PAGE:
Catholics believe that the souls of the saved who are in need of further purification before facing God will be purged in purgatory.
Heaven awaits those souls found to be in the state of grace or perfection.
Hell or eternal damnation awaits those souls who die without repentance for their sins.
At the end of the world, Jesus will come again in power and glory--the Parousia.
At this time the bodies of all the dead will be resurrected.
Those still living will be taken up into the air to meet Jesus. General judgment of all people will then be made.
The blessed will possess heaven for all eternity; the damned will suffer hell for all eternity.
Catholic Christians are so aware of the Biblical theme of the last things of this life that they devote four weeks every year to a special time--Advent--a season for the faithful to listen again to the Word of God on the end of this life and the Second Coming of Jesus in glory and judgment.
All professed Christians look to the Bible for their acceptance and understanding of the end of human life and what follows human death. The study of last things is called eschatology from the Greek word eschatos, meaning "the last or extreme."
The stages of escatology include individual human death, particular judgment, the choices of heaven, purgatory or hell, the end of the world, the living being "taken up," the resurrection of the body, the Second Coming of Christ, general judgment, and the New Creation.
Christians accept that the first of the "last things" of human life is physical death. Natural death is the separation of the immortal soul from the physical body. Divine Revelation tells us the origin of human death--the sin of Adam and Eve. The punishment for the original sin is found in Genesis.
Gen 3:19
By the sweat of your face shall you get bread to eat, Until you return to the ground, from which you were taken; For you are dirt, and to dirt you shall return.

Bishop Gregory...NO, Not THAT One!

I was surprised tor read this in the New York Times, until I saw who wrote it (Matthew Schmitz is senior editor of First Things and a Robert Novak journalism fellow). Read the whole thing!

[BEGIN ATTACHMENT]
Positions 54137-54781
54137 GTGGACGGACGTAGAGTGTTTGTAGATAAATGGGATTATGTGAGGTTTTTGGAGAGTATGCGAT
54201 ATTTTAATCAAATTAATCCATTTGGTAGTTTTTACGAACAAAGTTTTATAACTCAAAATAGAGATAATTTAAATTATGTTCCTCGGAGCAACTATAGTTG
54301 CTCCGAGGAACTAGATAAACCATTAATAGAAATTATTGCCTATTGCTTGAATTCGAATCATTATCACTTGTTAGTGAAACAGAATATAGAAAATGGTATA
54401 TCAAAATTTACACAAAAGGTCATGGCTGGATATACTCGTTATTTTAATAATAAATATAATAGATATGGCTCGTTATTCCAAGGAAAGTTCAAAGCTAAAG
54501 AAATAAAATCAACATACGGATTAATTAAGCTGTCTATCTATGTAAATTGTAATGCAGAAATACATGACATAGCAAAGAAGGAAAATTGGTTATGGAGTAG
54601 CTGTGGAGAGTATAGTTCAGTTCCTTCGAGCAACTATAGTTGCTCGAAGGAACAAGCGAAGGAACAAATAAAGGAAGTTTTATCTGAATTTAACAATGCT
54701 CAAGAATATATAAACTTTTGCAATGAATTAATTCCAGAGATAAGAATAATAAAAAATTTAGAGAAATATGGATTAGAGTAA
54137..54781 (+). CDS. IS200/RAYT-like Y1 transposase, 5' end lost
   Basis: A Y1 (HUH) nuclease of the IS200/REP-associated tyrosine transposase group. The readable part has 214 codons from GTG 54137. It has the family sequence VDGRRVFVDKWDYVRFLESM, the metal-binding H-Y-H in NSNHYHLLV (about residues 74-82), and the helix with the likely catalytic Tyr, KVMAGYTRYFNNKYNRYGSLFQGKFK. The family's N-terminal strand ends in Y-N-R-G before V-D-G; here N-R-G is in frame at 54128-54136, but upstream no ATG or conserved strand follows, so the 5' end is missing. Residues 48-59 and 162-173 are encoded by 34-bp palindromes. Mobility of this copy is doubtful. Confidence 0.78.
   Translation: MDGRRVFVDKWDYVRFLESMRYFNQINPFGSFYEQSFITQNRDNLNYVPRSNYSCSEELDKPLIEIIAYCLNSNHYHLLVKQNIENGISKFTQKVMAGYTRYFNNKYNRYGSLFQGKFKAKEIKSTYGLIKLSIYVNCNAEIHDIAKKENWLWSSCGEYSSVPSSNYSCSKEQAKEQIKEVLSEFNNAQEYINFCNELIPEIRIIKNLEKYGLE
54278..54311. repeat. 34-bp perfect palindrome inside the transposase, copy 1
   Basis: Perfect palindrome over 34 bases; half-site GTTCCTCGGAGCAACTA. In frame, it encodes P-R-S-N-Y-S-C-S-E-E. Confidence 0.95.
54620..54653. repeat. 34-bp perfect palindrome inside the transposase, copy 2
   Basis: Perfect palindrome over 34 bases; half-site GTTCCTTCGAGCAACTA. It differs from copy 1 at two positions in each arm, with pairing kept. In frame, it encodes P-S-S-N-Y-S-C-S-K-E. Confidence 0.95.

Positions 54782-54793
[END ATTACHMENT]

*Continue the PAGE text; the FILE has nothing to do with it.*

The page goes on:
UMUAKA, Nigeria — In August, under a bright blue sky and in front of 2,500 worshipers, Bishop Gregory Ochiagha performed the first traditional Latin ordination in Nigeria since the vernacular liturgy was introduced after Vatican II. Near the end of the Mass, the 86-year-old bishop nearly fainted. “I am so happy, I am so happy,” he whispered as he was led to a chair.
Catholics attached to the Latin Mass have suffered a great deal since the introduction of the vernacular liturgy after Vatican II. But 10 years ago, they enjoyed a sublime vindication. Pope Benedict XVI declared in his document “Summorum Pontificatum that all Catholics have the right to the traditional liturgy. “What earlier generations held as sacred, remains sacred and great for us too,” Benedict wrote. Bishop Ochiagha generously distributed copies of “Summorum” to his brother bishops in Nigeria, many of whom had criticized his support for the Latin Mass.

Bishop Gregory Ochiagha
  Though traditionalists remain a tiny minority in Nigeria, as throughout the world, their number is growing. Catholic traditionalists see the ancient language of the Latin Mass as a sign of their faith’s stability and unity, an indication that Christ is the same yesterday, today and tomorrow. They would like to see it return worldwide, but for now, some of its strongest adherents have been in places like Nigeria, where historical tumult and ethnic strife have given traditionalists special reason to value this aspect of their faith. Six years ago, Bishop Ochiagha buried his friend Emeka Ojukwu, who had led the Biafran Republic in its rebellion against the Nigerian state. Bishop Ochiagha served Biafra as a diplomat and watched the rape and pillage that accompanied its defeat in 1970.
At that fraught moment, foreign priests were expelled from Nigeria by the government, and the vernacular liturgy was introduced by the Vatican. “The time of the liturgical change was not easy,” Bishop Ochiagha told me. “People thought the church was collapsing.” In one stroke, Catholics were cut off from their past. They also found it harder to pray. “The traditional Mass encourages reflection and prayer,” he said. “The new Mass gives itself to jamboree.”

 Traditional Catholicism is sometimes considered superstitious for the stress it places on formal devotions like the Rosary and meatless Fridays, but such practices are what have made the faith appealing to all nations and classes. When bishops began to discard traditional devotions at the time of Vatican II, the British anthropologist Mary Douglas accused them of turning the faith into an airy set of bourgeois ethical commitments. Liturgical change was a kind of class war. Available statistics bear her argument out: In the United States, Mass attendance remained stable among rich Catholics when the Latin Mass was abandoned, but dipped among the poor.